“ Mr. Clowes, in fine, seems to be of opinion, that works alone, and not faith, are of primary importance in the obtaining of salvation. I answer to this what the Apostles themselves have taught us : faith without works is dead. James, ch. ii. ver. 17, and the Apostle Paul tells the Hebrews, ch. xi. ver. 6, without faith it is impossible to please God.


" For the Lancaster Journal. 66 MR. HAMILTON, “ In the Journal, which is justly acknowledged to be the most enlightened and impartial newspaper in Lancaster, I was sorry to see Mr. Clowes' Sermon on THE TRINITY. Nor are the ani. madversions of Anti-Socinus satisfactory.

“Upon a doctrine of revealed religion, so abstruse and so sublime, the safest language is the sacred phraseology.

6. That God is ONE, both reason and revelation pronounce. That He is also TRIUNE, the holy scriptures expressly declare. To deny the Trinity is death. If we reject the revealed doctrine of the Trinity, because it is incomprehensible, we may, for the same reason, renounce our belief of a God. To us His existence, eternity and self-sufficiency must ever be incomprehensible.

“ The animadverter justly censures Mr. Clowes for attempting to bring the DEITY down to the standard of our feeble powers; for teaching that DIVINE PERSONALITY is nothing more than quality or operation ; and for his comparisons—“ To whom, to what,” saith God, “ will ye LIKEN ME?” Isa. xlvi. 5.

“ But the animadverter's own expressions and definitions are not always correct.

« 1. He says that “Mr. Clowes has entertained his readers with Socinian expressions, and definitions replete with error." He should have said offended. Doubtless Mr. Clowes' expressions and definitions are Unitarian. But his scheme is neither Arian nor Socinian ; though alike anti-scriptural. According to him, the second Person is the Trinity.

“ 2. He says that the Trinity is one of the most profolind mysteries of the Christian religion. But of all the mysteries of our holy religion it is THE CHIEF. The ancient Jews called it the mystery of mysteries.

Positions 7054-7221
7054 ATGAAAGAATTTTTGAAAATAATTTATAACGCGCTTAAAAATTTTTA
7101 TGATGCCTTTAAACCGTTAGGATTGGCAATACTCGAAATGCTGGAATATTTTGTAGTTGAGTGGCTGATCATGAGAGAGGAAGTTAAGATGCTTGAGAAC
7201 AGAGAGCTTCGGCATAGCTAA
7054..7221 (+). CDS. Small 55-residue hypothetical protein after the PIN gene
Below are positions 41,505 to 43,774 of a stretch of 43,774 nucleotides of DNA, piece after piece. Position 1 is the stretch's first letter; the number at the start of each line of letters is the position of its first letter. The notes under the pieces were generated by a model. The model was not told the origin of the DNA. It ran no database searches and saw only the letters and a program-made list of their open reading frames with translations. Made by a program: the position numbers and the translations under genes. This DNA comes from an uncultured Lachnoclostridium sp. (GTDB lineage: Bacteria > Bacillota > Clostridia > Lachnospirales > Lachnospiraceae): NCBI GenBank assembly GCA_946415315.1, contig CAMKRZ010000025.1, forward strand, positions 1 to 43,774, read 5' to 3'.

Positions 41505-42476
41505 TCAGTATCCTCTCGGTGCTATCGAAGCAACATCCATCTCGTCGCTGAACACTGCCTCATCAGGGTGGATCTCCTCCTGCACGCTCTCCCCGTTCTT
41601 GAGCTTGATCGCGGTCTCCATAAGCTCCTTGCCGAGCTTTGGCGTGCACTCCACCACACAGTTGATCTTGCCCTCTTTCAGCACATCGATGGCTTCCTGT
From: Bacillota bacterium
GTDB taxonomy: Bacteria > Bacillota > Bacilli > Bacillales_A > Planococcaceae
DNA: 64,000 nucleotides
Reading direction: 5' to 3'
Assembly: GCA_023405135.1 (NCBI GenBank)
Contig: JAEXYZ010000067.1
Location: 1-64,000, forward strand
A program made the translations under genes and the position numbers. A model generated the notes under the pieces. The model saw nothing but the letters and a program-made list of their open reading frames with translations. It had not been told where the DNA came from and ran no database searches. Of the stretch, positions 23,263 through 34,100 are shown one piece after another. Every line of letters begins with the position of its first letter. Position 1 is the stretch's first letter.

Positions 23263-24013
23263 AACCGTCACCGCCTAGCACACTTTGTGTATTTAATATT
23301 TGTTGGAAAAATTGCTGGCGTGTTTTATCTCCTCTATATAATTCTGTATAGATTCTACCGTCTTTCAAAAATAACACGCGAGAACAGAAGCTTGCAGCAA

“ 3. He says that Mr. Clowes' assertion is a new doctrine, and of course false.' What is the particular assertion to which the animadverter refers ? That “the idea of Trinity in Unity is most agreeable to all the dictates of sound and sober reason.' This sentence, considered apart, is not very exceptionable. In the doctrine of the Trinity there is nothing contradictory to rea

Human reason it infinitely transcends. But reason it does not contradict.

66 4. The animadverter has used other expressions, which are not sufficiently guarded. He says that the Divine Persons are • perfectly distinct, independent, and complete in themselves.' Does he mean that they are independent of each other? It is only as Persons that they are distinct. GOD IS ONE. Again, he says, that a person is a rational BEING,' and applies this definition of a person to the sacred Trinity. Between DIVINE PERSONALITY and human personality there must be a vast difference. Believe me, sir, that on this sublime subject some have used expressions which lead to Polytheism. Let us study it with the humility of



That a rational explanation of the sacred doctrine of the Tri

y, should have aroused the advocates of a mysterious tri-personality, is not to be wondered at, and particularly when a lay